Monsters have greatly evolved in popularity throughout time. From the vampires of Dracula’s era to the witches of the 1990s to the zombies of the 2010s, we have seen certain monsters grow in popularity to reflect the social and political anxieties of their time. Create an outline of the recent history of monsters, and predict what types of monsters the current era will rely on for social critique and escapism.
I agree that there is an identifiable connection between the popularity of a particular monster and the society it is presented in. This topic will get a little tricky because of the diversity of our popular culture now so I would recommend picking a specific genre: tv, film, comic, or literature. Otherwise it will be hugely inaccurate. Part of what needs to be discussed here also is the particular representation of the type of monster, for instance vampires are presented in numerous ways that tend to be related to both a context and a social reflection, we seem to be slowly moving off the "sexy vampire" and back towards the "vicious monster" but it depends on where you are looking.
A lot to talk about in this topic! – SaraiMW3 years ago
Would cyborgs fit in there, maybe around the 1980s to 1990s, with The Terminator and with Star Trek's The Borg? I agree with SaraiMW that focusing on one particular type of monster might make for a more focused and successful essay. – JamesBKelley3 years ago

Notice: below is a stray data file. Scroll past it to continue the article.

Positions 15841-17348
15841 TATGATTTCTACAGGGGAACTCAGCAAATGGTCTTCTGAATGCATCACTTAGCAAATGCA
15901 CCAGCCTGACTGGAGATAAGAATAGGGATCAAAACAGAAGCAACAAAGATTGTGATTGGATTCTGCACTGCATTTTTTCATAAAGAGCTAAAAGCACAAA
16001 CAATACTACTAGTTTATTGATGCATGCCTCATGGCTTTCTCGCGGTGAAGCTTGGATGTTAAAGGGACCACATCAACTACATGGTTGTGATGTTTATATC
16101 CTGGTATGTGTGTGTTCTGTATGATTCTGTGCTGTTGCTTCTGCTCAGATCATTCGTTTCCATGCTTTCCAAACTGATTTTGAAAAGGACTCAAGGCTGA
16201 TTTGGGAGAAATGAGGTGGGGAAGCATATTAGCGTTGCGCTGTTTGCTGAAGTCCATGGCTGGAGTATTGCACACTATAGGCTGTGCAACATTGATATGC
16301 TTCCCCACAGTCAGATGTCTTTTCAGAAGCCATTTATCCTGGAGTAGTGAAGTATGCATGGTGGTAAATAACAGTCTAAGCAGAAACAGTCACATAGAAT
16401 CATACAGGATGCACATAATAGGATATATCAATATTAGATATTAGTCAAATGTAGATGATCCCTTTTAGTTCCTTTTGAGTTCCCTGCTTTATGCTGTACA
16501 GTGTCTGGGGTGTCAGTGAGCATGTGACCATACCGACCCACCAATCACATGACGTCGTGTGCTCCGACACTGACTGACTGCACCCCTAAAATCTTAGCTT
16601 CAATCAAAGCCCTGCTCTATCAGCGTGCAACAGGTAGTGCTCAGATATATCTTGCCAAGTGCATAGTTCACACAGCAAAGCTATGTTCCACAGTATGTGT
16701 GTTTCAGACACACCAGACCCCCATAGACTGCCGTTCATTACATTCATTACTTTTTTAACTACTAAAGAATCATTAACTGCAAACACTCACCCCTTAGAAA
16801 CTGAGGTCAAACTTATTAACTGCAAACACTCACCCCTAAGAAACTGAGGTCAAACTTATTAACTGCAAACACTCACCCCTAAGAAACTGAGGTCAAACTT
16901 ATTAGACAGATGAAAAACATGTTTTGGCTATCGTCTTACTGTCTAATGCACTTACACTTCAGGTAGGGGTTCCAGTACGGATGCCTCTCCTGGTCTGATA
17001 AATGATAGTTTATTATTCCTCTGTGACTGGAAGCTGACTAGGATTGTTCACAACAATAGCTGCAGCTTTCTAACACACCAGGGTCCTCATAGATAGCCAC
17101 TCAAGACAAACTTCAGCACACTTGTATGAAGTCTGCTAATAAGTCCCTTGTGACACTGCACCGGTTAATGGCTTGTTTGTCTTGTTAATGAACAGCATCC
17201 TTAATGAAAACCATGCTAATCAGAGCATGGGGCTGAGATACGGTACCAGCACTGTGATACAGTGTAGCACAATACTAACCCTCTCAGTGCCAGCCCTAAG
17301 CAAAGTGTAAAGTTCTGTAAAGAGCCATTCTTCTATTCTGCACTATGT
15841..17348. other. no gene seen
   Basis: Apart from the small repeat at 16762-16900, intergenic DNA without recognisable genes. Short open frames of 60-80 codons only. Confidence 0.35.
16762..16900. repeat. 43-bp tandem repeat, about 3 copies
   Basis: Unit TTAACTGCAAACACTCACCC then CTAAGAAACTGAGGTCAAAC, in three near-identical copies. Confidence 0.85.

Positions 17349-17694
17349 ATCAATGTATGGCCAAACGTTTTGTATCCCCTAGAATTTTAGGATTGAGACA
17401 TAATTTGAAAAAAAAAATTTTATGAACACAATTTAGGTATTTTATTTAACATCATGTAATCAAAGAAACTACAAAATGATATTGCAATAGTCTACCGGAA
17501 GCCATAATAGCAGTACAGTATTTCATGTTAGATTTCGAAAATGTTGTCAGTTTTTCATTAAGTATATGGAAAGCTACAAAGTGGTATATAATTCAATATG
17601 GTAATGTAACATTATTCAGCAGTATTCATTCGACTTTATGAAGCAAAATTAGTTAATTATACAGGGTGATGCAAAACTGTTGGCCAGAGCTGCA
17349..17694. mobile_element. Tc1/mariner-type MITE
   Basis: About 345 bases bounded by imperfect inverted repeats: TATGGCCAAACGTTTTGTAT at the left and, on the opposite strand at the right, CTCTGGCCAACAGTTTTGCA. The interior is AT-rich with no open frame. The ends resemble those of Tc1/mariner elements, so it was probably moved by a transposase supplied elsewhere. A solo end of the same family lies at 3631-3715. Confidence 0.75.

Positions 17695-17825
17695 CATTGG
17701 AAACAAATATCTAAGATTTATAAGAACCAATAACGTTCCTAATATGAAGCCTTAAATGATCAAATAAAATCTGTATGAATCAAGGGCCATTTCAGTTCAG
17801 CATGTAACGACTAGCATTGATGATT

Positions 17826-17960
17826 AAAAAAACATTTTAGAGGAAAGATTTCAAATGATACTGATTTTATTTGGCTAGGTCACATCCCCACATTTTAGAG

Horror movies (and monster movies by extension) often carry the seeds of social commentary Reference the movies "Get Out". "Invasion of the Body Snatchers", the plethora of films that came out using the trope of cell phones turning people into zombies/crazed killers/possessed by ghosts. How do horror stories reflect the real fears of the society they arise out of? – Kidcanuck3 years ago
Many 1950s era monsters came as a result of nuclear testing, some as a result of the fear of Communist subversion. I don't see a dominant influence in monster create today. Will a clear influence emerge that is reflected in monster creation? – Joseph Cernik3 years ago
This is a fascinating and diverse subject area. In addition to the above monsters, there seems to be a continued portrayal of most ghosts as female. Aside from the obvious problem with their having any gender, why would society be so comfortable with vicious ghosts like the one in The Grudge, yet so uncomfortable with portraying living women in this way. Do women have to be supernatural to let out anger or violence? Also, I think older, supernatural monsters have been edged out by actual human ones, such as serial killers or even abusive husbands. One of the most frightening is often a neighbor or even the guy who used to own your house, as in Cold Creek Manor, or Bates Motel! – SharonGenet3 years ago